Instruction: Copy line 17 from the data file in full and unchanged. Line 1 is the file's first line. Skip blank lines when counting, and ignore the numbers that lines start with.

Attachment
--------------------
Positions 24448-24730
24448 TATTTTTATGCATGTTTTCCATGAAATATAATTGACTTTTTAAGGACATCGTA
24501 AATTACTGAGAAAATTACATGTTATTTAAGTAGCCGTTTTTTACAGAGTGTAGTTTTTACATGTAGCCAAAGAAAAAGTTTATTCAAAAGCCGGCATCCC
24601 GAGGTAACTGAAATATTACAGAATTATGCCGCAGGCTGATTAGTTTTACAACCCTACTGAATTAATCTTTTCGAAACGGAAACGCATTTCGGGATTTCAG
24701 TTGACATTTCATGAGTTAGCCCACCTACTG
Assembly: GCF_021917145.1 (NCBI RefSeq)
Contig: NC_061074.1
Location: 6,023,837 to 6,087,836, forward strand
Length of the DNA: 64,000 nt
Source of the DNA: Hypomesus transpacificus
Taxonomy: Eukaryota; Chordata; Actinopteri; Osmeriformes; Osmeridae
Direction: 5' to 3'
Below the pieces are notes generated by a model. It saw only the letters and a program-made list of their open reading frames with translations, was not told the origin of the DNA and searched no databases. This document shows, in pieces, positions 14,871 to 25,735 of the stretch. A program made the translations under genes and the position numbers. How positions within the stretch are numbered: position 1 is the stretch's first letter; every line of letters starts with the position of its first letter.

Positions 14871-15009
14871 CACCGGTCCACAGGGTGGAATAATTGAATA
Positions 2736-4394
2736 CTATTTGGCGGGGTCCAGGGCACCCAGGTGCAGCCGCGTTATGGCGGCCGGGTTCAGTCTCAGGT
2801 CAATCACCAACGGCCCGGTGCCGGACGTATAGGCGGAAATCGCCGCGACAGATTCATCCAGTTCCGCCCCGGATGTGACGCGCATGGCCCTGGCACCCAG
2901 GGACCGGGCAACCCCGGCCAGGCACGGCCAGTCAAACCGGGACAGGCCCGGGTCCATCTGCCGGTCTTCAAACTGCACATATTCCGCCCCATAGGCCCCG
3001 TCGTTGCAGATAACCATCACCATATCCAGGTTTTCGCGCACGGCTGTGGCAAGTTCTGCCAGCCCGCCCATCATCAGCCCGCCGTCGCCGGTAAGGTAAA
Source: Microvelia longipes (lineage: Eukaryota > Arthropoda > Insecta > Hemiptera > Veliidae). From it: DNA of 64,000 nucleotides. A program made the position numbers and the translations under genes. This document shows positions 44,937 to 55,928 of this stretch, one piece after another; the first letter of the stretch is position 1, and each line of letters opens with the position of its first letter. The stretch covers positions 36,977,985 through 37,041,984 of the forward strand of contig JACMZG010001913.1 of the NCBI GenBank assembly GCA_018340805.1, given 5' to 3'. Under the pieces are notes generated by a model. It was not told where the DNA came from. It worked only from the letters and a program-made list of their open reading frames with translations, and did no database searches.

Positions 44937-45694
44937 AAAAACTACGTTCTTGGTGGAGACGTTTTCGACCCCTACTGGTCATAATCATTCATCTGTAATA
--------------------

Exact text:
2736 CTATTTGGCGGGGTCCAGGGCACCCAGGTGCAGCCGCGTTATGGCGGCCGGGTTCAGTCTCAGGT